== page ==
Paul Volcker famously joked in the wake of the 2008 credit crisis that the most important financial innovation of the last few decades had come not from Wall Street’s fancy footwork but rather the engineering acumen that created the ATM. A paper published by the National Bureau for Economic Research lends some academic credence to Volcker’s view. In particular, the research of Alp Simsek, a Harvard economist, finds the very uncertainty that esoteric new securities introduce into financial markets eats away at benefits arising from greater credit availability:
Financial innovation always decreases the uninsurable variance because new assets increase the possibilities for risk sharing. My main result shows that financial innovation also always increases the speculative variance. This is true even if traders completely agree about the payoffs of new assets. The intuition behind this result is the hedge-more/bet-more effect: Traders use new assets to hedge their bets on existing assets, which in turn enables them to place larger bets and take on greater risks. This effect suggests that financial innovation is more likely to be destabilizing in more complete financial markets and when it concerns derivative assets.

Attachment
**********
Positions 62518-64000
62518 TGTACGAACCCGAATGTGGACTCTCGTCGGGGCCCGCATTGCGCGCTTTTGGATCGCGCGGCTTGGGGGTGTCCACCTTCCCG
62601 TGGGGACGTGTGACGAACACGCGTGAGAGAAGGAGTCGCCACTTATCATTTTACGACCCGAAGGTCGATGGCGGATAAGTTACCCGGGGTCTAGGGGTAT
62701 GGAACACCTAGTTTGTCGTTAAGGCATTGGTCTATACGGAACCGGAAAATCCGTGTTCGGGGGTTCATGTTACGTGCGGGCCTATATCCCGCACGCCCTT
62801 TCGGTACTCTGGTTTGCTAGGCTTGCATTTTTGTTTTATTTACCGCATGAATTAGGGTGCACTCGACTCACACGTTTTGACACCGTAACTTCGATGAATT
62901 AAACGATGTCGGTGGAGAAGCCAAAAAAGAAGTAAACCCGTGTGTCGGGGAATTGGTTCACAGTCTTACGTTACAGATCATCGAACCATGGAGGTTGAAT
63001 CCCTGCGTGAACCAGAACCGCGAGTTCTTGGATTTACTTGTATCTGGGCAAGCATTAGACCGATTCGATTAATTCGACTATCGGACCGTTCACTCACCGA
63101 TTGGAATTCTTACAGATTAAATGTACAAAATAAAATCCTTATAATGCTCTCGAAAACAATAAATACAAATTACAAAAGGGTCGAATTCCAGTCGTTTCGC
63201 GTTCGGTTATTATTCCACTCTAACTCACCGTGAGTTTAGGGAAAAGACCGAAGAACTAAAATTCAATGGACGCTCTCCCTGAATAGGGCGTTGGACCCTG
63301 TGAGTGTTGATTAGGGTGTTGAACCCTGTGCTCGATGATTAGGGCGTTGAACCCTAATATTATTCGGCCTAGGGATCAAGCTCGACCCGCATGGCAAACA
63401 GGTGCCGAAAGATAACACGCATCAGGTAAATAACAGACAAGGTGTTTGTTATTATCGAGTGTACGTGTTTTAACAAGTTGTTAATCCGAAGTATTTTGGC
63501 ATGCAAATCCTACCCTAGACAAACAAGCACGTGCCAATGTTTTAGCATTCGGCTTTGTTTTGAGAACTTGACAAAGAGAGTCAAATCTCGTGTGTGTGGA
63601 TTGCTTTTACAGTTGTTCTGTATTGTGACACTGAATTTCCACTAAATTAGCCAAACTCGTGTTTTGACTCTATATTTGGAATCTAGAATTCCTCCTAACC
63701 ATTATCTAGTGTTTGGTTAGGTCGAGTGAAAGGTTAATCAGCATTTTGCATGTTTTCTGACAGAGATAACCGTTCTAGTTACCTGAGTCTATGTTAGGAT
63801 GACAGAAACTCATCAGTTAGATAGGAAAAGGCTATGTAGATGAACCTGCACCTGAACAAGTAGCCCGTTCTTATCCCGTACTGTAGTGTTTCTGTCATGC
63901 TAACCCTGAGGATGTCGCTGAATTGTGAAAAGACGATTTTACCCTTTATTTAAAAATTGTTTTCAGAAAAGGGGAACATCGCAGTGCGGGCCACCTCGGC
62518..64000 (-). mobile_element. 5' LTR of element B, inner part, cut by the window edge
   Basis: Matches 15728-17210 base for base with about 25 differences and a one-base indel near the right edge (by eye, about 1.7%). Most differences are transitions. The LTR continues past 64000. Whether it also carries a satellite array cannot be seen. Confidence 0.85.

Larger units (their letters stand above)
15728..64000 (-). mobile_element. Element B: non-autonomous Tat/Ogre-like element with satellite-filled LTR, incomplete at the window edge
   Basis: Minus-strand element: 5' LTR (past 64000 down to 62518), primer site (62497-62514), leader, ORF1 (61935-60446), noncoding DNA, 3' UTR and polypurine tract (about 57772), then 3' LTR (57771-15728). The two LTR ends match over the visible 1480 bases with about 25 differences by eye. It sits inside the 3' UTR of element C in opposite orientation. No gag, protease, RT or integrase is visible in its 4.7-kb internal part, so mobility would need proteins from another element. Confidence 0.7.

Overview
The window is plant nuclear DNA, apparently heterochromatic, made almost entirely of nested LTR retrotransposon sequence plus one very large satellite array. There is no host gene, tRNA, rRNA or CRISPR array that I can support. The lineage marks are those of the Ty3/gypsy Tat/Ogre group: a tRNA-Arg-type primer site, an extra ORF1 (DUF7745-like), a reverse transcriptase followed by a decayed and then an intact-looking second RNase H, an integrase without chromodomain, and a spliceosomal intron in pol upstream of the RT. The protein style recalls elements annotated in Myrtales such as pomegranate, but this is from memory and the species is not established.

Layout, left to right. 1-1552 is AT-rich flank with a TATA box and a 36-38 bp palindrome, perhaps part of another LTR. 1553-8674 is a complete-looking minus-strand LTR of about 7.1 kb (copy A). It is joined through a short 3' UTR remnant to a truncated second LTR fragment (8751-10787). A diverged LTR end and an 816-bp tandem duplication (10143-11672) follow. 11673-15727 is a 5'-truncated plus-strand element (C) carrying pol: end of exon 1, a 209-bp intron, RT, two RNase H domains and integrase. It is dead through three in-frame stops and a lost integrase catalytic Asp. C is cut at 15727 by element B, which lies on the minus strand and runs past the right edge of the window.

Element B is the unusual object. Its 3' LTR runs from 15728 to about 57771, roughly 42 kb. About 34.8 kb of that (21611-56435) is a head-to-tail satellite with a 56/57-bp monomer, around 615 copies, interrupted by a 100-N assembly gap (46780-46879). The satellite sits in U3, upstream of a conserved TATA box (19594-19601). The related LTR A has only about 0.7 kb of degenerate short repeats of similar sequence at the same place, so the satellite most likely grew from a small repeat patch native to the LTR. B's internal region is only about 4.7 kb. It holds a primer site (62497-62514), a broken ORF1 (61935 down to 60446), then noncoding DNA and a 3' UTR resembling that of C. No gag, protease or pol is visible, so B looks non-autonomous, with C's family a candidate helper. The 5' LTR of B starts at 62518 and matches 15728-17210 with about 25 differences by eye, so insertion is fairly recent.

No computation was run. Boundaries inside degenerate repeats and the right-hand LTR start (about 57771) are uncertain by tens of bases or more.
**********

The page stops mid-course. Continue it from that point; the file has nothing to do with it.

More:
The author argues that rules prohibiting too many new types of securities from being introduced at once – so that traders don’t go too crazy too quickly – isn’t enough. As the crisis showed, when push comes to shove, hard-and-fast rules deliver better results than efforts at industry self-discipline.
Staggering the introduction of new assets is likely to be ineffective because it reduces traders’ speculation simultaneously with their learning. A more viable alternative appears to be temporary position limits on new assets, which can be implemented with temporary capital requirements.